Could you slow down the molecules to cool food quickly instead of heating it up?
Heat naturally flows from hotter objects to colder objects. As a result, you can heat food by putting it in hotter surroundings and cool food by putting it in colder surroundings. However, you can also heat food by converting an ordered form of energy into thermal energy, right inside the food. For example, microwaves can penetrate the food and their energy can become thermal energy inside the food, speeding up the cooking process.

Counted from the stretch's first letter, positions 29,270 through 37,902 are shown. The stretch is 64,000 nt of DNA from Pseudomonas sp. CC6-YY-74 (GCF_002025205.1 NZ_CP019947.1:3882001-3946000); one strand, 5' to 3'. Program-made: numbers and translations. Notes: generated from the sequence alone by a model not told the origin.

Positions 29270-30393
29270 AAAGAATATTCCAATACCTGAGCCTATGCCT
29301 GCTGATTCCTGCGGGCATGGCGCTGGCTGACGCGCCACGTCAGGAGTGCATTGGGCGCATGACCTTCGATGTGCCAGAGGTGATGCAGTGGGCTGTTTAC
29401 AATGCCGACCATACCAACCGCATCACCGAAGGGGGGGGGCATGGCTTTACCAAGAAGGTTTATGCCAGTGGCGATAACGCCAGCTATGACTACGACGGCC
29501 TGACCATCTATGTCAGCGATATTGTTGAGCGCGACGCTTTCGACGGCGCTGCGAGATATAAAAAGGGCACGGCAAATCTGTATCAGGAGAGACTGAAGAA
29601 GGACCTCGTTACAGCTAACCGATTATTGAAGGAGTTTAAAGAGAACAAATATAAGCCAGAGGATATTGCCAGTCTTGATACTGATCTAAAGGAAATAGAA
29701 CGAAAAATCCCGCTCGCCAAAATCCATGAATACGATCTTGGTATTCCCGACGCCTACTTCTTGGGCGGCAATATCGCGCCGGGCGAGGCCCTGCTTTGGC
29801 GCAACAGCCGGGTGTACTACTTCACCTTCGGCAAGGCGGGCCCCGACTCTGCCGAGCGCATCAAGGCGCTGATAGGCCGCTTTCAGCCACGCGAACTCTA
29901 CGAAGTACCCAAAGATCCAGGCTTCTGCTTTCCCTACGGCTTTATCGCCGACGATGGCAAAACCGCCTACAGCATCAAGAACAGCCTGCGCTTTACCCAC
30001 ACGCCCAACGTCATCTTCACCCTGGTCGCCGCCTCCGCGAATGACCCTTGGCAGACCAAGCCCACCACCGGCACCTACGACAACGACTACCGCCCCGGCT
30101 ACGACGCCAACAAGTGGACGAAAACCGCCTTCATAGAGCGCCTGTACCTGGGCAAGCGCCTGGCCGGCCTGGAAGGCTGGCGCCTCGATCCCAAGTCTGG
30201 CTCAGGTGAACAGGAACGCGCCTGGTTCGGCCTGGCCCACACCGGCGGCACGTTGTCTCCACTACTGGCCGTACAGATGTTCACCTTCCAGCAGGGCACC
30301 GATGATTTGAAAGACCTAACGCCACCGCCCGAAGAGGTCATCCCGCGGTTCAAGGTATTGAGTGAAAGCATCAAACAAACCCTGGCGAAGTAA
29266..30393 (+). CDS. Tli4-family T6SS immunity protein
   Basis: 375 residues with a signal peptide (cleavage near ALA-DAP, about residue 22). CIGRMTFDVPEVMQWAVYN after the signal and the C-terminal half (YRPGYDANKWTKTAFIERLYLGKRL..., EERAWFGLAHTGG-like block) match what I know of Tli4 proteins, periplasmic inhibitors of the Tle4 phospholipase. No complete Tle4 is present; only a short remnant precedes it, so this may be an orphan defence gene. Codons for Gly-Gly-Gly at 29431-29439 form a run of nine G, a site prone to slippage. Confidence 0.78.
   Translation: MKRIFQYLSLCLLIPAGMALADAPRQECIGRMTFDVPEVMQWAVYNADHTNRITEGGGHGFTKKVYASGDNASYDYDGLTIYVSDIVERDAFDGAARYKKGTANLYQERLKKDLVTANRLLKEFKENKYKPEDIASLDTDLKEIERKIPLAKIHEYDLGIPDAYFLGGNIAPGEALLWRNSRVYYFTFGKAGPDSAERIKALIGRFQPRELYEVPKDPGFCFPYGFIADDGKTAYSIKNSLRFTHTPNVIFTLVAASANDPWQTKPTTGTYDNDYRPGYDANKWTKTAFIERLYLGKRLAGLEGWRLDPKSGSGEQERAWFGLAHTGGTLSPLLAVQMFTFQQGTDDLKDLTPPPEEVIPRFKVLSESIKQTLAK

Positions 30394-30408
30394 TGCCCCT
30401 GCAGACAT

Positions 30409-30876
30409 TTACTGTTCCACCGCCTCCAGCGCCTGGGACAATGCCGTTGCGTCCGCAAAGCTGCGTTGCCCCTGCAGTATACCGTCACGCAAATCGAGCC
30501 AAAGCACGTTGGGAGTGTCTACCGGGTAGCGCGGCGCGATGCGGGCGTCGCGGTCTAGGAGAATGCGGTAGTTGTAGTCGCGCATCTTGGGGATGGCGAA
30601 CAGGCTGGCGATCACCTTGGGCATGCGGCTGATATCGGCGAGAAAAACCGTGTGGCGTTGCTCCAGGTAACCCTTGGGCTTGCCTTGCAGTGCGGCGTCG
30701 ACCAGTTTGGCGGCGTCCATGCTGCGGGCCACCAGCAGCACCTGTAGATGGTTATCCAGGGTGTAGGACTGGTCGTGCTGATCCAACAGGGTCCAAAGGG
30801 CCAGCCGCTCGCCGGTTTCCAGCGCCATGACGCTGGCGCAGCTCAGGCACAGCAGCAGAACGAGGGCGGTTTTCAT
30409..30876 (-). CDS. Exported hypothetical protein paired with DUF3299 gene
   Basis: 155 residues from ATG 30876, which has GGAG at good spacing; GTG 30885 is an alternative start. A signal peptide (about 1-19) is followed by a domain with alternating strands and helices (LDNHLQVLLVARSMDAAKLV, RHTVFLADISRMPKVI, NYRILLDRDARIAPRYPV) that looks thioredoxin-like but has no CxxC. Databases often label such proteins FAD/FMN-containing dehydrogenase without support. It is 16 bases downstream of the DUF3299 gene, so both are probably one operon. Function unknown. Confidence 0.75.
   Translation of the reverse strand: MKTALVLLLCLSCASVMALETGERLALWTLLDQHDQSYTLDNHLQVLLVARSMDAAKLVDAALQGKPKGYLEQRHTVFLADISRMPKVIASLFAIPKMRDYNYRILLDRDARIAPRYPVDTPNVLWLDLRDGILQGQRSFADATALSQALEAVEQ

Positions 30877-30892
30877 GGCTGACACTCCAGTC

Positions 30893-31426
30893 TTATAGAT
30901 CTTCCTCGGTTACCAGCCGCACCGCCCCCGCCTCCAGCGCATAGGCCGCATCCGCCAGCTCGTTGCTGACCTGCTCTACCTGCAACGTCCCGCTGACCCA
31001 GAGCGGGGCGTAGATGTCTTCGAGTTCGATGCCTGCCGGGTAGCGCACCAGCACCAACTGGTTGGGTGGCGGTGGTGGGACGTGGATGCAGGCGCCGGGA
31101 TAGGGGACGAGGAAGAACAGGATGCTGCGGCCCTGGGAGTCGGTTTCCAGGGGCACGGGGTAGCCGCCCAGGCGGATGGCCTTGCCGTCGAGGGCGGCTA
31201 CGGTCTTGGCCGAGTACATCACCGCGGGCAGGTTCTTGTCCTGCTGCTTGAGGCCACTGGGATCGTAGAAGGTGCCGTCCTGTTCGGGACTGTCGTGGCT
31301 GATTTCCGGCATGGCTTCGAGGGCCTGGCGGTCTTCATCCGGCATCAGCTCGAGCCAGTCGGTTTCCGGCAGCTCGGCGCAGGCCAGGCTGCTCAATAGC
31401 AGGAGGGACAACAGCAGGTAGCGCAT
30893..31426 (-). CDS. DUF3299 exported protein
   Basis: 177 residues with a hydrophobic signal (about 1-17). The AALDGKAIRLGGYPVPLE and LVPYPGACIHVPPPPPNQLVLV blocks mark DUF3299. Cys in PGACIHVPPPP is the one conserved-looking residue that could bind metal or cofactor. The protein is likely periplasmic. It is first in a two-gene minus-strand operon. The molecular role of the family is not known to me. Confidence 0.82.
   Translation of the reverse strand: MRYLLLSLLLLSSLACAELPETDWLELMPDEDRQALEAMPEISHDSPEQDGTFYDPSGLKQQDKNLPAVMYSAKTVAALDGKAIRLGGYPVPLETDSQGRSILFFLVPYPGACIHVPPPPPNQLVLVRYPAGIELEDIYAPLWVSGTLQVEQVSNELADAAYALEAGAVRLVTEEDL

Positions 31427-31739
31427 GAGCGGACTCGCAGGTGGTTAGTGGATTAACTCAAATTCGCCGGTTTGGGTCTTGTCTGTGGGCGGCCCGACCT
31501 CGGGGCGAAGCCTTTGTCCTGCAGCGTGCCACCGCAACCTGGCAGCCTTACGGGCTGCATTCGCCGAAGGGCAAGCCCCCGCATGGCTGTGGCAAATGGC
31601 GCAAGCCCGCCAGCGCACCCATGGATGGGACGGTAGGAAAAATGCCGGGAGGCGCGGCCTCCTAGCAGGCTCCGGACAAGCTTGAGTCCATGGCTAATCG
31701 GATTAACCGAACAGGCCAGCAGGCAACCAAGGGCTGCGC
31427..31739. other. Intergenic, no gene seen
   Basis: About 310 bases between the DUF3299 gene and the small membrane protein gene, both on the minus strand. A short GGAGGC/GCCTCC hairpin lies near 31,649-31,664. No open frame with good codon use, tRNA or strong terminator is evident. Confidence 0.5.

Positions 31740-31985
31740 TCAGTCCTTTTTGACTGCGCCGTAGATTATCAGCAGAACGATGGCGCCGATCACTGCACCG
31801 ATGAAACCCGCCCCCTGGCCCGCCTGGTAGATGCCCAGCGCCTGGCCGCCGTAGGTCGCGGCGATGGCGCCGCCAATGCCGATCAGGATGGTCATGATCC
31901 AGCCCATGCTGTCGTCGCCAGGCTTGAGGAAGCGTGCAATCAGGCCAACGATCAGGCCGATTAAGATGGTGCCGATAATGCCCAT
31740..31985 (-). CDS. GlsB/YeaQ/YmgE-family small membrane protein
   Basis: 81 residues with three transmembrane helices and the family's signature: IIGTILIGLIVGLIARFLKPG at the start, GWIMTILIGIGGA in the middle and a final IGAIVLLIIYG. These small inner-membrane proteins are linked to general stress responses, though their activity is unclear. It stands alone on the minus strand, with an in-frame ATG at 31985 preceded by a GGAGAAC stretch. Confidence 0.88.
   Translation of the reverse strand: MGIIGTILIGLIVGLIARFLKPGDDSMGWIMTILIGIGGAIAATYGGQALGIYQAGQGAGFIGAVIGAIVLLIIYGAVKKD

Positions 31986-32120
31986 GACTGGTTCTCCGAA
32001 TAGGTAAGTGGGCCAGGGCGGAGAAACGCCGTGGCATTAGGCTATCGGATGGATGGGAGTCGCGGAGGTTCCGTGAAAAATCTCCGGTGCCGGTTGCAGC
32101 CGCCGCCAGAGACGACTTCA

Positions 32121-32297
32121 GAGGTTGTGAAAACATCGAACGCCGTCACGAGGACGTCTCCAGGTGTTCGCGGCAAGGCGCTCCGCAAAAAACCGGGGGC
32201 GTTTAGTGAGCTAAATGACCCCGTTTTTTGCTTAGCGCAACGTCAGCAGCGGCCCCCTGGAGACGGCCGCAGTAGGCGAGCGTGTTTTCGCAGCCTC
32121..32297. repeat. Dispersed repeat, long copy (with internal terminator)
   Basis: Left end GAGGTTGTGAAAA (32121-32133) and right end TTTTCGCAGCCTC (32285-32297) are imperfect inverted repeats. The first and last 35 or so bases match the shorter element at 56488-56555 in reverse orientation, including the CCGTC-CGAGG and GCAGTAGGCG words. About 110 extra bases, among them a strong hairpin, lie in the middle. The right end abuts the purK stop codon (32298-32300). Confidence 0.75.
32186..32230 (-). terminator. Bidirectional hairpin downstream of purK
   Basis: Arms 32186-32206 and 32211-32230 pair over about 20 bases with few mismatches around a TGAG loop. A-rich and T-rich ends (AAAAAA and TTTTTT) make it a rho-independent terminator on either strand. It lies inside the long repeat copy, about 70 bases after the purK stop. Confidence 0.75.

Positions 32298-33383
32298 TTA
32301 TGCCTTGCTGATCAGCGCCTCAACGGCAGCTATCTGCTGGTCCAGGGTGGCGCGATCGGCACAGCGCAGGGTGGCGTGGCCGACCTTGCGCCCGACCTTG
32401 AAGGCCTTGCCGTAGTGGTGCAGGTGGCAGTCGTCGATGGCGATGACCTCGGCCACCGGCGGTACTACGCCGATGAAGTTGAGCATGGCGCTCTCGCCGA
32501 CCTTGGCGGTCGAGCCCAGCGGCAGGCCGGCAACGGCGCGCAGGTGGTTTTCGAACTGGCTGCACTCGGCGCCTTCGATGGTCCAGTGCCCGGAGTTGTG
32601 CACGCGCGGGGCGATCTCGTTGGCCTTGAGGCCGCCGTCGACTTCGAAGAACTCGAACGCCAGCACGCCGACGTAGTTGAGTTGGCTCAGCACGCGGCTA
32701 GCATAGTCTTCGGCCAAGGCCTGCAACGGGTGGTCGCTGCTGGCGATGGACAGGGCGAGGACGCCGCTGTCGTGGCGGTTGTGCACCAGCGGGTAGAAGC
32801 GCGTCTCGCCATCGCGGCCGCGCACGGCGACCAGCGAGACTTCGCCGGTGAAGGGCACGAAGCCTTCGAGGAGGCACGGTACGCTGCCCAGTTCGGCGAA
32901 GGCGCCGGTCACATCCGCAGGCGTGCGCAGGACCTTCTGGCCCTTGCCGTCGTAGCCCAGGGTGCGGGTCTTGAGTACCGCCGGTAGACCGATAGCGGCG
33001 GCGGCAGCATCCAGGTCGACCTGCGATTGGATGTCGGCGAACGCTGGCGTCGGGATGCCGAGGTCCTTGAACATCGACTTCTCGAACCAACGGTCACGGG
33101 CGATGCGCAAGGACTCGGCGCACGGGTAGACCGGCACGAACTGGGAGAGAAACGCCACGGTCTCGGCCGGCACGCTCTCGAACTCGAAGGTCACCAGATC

However, there is no analogous way to reach inside the food and extract its thermal energy. You must wait for the thermal energy inside the food to drift to its surface and to be transferred to the colder surroundings. This requirement is the result of the laws of thermodynamics, which govern the interconversions of work and heat. While it’s easy to turn mechanical work into heat (just rub your hands together), it’s very difficult to turn heat into work. Because of this difficulty, thermal energy must usually be transferred elsewhere. You can’t build a “microwave refrigerator” that turns thermal energy into microwaves inside the food.